4 out of 4 stars
Share This Review
I think it is safe to say Atul Vir has experienced quite an exciting life so far. He was born in India but obtained a job at a company with a division located in Africa, where he devoted his first years as a working man. Then, he ventured to the USA, where he hoped to fulfill the American dream. He tells you all about it, including all the knowledge he found in business and life, in Underdog Thinking.
This book is a pleasant and entertaining blend of a memoir with an industry guide. Every chapter, which aligned with a stage of the author's life, was divided into sections containing the lessons he learned during each episode. Though this description makes it sound choppy, the novel maintained a nice flow and rhythm.
Despite being presented as a business-oriented book, my favorite thing about it was that the business part wasn't always so obvious and could lie behind metaphors like comparing a CEO to an orchestra director. Also, Mr. Vir recalls many memories of his childhood, the school he attended (which's philosophy inspired him immensely) and other aspects of his background that helped shape the way he conducts his company.
Another thing I enjoyed was the straightforward language. Why distract the reader with intricate words when the purpose of the book is not the writing itself? Instead, this novel mesmerizes you with the fantastic tale of Mr. Vir's life and the wisdom to extract from it. Also, in spite of encountering a few grammar errors, this book seems professionally edited, as well as elegantly written.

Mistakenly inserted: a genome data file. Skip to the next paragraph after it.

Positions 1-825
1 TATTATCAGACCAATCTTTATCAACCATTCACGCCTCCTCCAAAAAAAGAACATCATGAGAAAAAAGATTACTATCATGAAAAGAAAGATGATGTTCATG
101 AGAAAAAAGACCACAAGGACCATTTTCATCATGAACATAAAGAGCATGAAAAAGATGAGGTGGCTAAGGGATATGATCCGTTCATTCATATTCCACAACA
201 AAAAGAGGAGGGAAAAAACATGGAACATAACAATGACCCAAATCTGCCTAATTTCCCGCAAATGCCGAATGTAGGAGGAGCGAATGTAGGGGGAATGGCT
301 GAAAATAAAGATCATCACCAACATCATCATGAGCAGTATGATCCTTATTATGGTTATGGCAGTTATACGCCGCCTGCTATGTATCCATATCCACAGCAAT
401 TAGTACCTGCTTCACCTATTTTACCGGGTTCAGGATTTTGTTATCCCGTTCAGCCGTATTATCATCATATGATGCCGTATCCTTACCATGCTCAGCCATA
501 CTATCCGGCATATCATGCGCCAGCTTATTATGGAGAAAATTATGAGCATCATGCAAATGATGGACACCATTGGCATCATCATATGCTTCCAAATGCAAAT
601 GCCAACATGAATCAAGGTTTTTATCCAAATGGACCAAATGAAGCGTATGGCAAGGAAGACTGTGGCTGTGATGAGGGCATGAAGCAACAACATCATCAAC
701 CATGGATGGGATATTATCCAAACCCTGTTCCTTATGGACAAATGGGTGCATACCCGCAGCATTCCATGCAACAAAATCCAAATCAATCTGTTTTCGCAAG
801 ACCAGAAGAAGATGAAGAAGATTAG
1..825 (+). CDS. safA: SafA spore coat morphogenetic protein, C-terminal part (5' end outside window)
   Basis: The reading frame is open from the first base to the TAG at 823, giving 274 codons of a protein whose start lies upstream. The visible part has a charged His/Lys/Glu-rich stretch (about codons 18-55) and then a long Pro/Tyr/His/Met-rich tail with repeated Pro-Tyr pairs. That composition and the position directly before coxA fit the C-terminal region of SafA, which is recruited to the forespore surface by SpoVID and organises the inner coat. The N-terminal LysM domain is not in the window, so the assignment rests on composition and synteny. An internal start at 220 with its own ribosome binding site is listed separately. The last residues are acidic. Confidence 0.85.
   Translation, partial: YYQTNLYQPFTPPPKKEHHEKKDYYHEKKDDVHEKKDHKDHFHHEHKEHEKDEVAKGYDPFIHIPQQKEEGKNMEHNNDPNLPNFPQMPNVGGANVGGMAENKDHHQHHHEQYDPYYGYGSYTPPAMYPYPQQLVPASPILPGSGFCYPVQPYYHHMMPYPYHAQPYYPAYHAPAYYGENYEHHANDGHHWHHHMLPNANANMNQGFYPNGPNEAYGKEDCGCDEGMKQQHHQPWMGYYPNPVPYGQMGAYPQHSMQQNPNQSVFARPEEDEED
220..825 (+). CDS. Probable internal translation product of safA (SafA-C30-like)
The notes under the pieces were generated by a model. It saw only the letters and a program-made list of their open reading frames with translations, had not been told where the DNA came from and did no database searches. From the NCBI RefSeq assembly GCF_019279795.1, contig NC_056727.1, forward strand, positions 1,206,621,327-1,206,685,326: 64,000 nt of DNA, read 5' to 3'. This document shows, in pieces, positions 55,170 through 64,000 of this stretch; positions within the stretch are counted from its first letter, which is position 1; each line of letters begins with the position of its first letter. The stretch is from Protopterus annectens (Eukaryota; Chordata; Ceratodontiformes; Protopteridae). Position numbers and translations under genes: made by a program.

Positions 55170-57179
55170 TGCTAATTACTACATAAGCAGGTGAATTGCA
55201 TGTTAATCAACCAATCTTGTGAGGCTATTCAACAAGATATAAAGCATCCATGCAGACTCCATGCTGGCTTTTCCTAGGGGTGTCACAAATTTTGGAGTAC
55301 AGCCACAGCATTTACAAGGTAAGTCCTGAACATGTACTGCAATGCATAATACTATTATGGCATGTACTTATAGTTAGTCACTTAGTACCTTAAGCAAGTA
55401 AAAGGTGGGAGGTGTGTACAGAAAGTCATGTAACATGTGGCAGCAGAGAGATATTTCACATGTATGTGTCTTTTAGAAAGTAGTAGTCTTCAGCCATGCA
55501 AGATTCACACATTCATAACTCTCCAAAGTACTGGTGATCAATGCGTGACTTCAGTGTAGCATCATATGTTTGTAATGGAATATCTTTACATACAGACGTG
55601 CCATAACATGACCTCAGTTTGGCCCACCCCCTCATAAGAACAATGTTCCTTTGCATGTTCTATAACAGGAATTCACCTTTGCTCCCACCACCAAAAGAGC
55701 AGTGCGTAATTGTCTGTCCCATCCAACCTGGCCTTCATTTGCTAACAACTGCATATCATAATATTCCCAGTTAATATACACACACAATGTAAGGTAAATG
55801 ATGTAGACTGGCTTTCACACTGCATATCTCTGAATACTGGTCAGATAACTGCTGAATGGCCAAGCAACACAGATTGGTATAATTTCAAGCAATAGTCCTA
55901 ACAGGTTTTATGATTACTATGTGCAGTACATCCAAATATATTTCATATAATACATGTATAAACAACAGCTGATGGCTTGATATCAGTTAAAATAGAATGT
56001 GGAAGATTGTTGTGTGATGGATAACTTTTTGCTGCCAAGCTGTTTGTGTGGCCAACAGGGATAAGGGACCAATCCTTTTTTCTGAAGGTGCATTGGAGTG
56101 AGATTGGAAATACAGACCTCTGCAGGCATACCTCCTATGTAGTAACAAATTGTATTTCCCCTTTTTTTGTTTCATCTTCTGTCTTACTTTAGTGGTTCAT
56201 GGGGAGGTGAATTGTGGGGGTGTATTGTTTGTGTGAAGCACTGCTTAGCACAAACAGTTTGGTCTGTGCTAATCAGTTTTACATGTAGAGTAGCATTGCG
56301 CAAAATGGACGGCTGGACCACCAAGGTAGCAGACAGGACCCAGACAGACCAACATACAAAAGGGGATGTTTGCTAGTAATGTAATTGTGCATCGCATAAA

There were several elements I was not enthusiastic about; the first one is that the book is way too long; despite spanning 30 years of someone's life, it could have been a little bit more condensed. Plus, the epilogue (where he asseverated his corporate strategies more specifically) feels unnecessary, given that he had previously mentioned all of these things before in some part of the book. And the other thing is that, sometimes, he would tell how something miraculously appeared when he needed it the most or when he was about to give up; this made me skeptical because that resembles fiction more than real life.
Regarding the rating, I went back and forth. I would not say this book is perfect, but it was excellent, well written, and edited, so it didn't seem fair to give it three stars; hence, I'm granting it 4 out of 4 stars. If I could, I would give three and a half, but the positive things about it triumph over the unfavorable ones, leaning the balance towards the better rating.
As for who I would recommend it to, I mentioned earlier that this novel struck me more as a business-infused autobiography than a how-to industry book. Accordingly, it would be suitable for people who wish to know about the journey that implies being a businessman, besides people who want to learn more about entrepreneurship.
View: on Bookshelves | on Amazon | on iTunes | on Smashwords